You can read more about it in the Google developer documentation style guide.

Tuesday 20 April 2021

Walk your bike into the car park!

TS;DR (Too Sarky; Don't Read)

I've been riding to work for around 30 years, and every year or two you see an email such as this, and it makes me laugh every time.

Dear cyclists,

For your health and safety, please ensure that you always dismount and walk your bicycle to the car park's bike cage.

Thank you and stay safe,

Office facilities.

So here is my response:

Dear facilities,

On my ride to work I encounter:
  • Squeeze points on main roads shared with cyclist killing machines,
  • Stressed and agro peak hour traffic,
  • Super slippery road plate,
  • Unmaintained and destabilizing bike paths,
  • I could go on ...
And in the last 50 metres of my ride, travelling at walking speed into a quiet car park, where the worst that could happen is I might slip on polished concrete and bruise a hip; at that point my employer becomes concerned about my safety and encourages me to walk my bike?

(This is not a complaint, or an ask for action. Just an opportunity to share in the humour of the situation.)

One of your friendly cyclists.

Monday 8 March 2021

Doc templates workshop

Team work shopping around a whiteboard

The Good Docs Project is about to run a series of one hour workshops to brainstorm:

  • What constitutes a good doctype template?
  • How should we capture and present best practices in our base template docs?
  • Which templates should be worked on next?


We'll start around March 17, 2021. If you’d like to contribute, please vote for your preferred time slot and help us understand how many people will attend: Doodle poll.

Feedback will be used to update our base template, and set the direction for future template development.



  • To contribute meaningfully you should read our base template docs, and be ready with questions or suggestions.

Session 1: Overview

  • Walk through of our current base doctype template
  • Explain logic behind each section
  • Field questions
  • Identify topics to discuss in future sessions

Session 2,3: Topic discussions

  • Deep dive into topics identified in session 1
  • Absorb actions to update the base template
  • Volunteers to test theories by starting to write a template

Why participate

Participate if:

  • You are keen to help shape best practices in doctype templates.
  • You’d like to adopt a basetype template.
  • You have expertise, bandwidth and commitment.


To date:

Within The Good Docs Project we are creating best practice templates and writing instructions for documenting open source software.

In our first release in 2019, we’ve created 0.1 core templates, based on insights from multiple senior tech writers. These are quite good, but in the interim we’ve been improving these templates, building up processes, and refining our thinking about what makes a good template.

This has accumulated into our current base template docs. As of March 2021, these docs are draft ready, but untested.

This phase (first half of 2021):

Next we are inviting tech writers to adopt and create a template from our prioritized wish-list of templates to write. We will be testing our base template by using it - and we will collect feedback into the base template.

Adopting a template is a reasonable commitment, but is achievable for one person to tackle. It involves:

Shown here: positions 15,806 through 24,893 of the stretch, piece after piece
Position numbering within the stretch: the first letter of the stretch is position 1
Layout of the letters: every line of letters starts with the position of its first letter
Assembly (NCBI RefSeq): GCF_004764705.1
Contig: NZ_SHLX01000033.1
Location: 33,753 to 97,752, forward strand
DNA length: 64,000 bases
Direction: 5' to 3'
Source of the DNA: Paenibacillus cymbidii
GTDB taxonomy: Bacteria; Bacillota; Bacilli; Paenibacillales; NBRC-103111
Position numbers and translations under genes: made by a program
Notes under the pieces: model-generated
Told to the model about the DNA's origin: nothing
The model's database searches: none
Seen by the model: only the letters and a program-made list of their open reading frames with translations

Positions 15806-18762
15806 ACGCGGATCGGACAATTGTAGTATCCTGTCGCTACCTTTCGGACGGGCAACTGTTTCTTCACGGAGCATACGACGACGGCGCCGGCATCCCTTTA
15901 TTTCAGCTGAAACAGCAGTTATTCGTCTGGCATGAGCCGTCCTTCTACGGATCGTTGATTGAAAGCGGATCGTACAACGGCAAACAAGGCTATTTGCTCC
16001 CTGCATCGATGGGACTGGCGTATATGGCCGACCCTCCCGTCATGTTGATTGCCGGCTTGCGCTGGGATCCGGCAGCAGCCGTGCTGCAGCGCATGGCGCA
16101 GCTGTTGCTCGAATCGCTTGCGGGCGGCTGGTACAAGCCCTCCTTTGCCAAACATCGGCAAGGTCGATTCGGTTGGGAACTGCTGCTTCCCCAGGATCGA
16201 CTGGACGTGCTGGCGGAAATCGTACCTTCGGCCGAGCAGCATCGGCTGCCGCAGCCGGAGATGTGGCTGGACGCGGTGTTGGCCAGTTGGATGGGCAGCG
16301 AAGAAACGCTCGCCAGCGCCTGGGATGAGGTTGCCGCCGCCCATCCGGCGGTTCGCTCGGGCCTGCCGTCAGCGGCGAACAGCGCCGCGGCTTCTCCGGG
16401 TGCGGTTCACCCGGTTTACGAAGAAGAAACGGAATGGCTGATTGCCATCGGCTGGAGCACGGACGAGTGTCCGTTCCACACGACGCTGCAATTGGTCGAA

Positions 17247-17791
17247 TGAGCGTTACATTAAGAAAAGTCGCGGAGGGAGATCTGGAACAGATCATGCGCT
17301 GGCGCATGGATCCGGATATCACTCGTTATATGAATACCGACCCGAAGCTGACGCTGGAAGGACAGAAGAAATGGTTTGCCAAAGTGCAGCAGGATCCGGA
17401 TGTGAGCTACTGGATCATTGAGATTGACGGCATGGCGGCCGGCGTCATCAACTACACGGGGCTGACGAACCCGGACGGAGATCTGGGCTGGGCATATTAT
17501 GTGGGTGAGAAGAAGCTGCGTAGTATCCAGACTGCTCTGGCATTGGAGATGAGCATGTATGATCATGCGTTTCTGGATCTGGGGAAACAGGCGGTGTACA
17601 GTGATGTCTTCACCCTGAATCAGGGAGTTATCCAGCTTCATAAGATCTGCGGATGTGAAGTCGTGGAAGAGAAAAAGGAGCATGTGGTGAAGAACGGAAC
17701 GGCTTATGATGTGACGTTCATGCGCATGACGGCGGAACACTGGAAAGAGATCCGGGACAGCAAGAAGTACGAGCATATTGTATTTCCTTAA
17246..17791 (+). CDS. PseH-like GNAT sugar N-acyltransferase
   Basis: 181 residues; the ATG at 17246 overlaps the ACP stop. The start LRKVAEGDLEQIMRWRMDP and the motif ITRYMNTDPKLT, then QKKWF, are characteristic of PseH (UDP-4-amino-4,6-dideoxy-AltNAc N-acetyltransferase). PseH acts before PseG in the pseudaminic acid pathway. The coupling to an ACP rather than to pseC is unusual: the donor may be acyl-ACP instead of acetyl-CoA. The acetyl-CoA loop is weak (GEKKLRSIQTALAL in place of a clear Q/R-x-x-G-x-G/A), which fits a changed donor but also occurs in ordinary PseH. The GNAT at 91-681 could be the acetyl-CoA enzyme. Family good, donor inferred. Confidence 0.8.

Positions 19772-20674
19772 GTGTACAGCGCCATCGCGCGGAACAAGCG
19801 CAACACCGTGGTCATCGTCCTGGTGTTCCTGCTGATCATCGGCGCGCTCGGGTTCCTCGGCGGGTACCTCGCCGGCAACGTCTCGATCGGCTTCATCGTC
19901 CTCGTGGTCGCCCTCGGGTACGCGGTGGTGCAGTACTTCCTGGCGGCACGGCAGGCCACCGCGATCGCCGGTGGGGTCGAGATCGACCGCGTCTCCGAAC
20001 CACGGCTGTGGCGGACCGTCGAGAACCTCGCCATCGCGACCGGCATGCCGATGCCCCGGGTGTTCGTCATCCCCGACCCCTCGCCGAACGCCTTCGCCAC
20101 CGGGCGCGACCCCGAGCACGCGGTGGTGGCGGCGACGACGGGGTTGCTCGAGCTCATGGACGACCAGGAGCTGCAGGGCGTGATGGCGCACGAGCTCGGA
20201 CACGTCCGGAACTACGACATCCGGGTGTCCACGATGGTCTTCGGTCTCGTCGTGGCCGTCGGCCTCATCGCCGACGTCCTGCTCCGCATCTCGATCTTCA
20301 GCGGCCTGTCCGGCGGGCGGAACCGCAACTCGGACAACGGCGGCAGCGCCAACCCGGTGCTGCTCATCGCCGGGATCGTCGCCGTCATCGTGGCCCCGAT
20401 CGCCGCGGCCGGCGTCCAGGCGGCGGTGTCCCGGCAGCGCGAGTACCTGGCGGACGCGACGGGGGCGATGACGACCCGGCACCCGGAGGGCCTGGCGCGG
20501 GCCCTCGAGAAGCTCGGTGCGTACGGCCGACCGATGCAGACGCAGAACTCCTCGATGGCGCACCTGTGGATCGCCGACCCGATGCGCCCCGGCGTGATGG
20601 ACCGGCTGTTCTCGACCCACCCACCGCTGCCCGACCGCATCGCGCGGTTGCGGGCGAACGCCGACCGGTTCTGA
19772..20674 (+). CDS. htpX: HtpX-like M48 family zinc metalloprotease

• Learning the base template.
  • Researching and documenting best practices in use for your doctype.
    • This typically involves researching business processes and communication theory.
  • Collaboratively refine the template with others.

We’ll move through stages of:

  • Nothing -> Something -> Better -> Best

At the end of this push, we expect to have a more consistent, core set of templates, along with a bunch of lessons to roll into future phases.


In future:

  • We’ll refine our templates drawing upon the lessons we’ve learned.
  • We’ll expand the range of templates we cover.

Thursday 4 March 2021

Open Source Documentation Panel -


I joined a panel at Contributing Today talking about open source documentation with:

Some of the topics we covered:
  • What are good docs and exemplars?
  • Should different specializations be used for different doc types?
  • Where to start learning about being a tech writer?
  • How to improve docs for your project?
  • Making your open source project attractive for tech writers to join.
  • Accessibility.
  • Doc strategy, information architecture, processes.
  • Gitbook, The Good Docs Project, Season of Docs, rst2pdf.

Saturday 6 February 2021

Tweak Google's mission?

Google has an awesome mission statement:

"To organize the world's information and make it universally accessible and useful."

Organizing information and making it accessible

Its hard not to feel inspired by this. What a valuable gift to the world! But I think it could be even better. Because this mission statement only kicks in after ideas have been written down, as “information”.

Capturing ideas, organizing information and making it accessible

  • What if we could help capture all good ideas?
  • What if we could help everyone to explain their best ideas clearly and concisely, in a form that can be easily shared and understood?
This is the mission of The Good Docs Project
"Create best practice templates and process for open source software."

If combined, Google’s mission could become even better:
"Organize all the world's information ideas and make them universally accessible and useful." 

Friday 1 January 2021

Cycle Manly to Frenchs Forest

Here is a beautiful ride from Manly to Frenchs Forest using only quiet backstreets, cycle paths, tracks and fire-trails.

Cycle Manly to Frenchs Forest.
Enjoy the journey!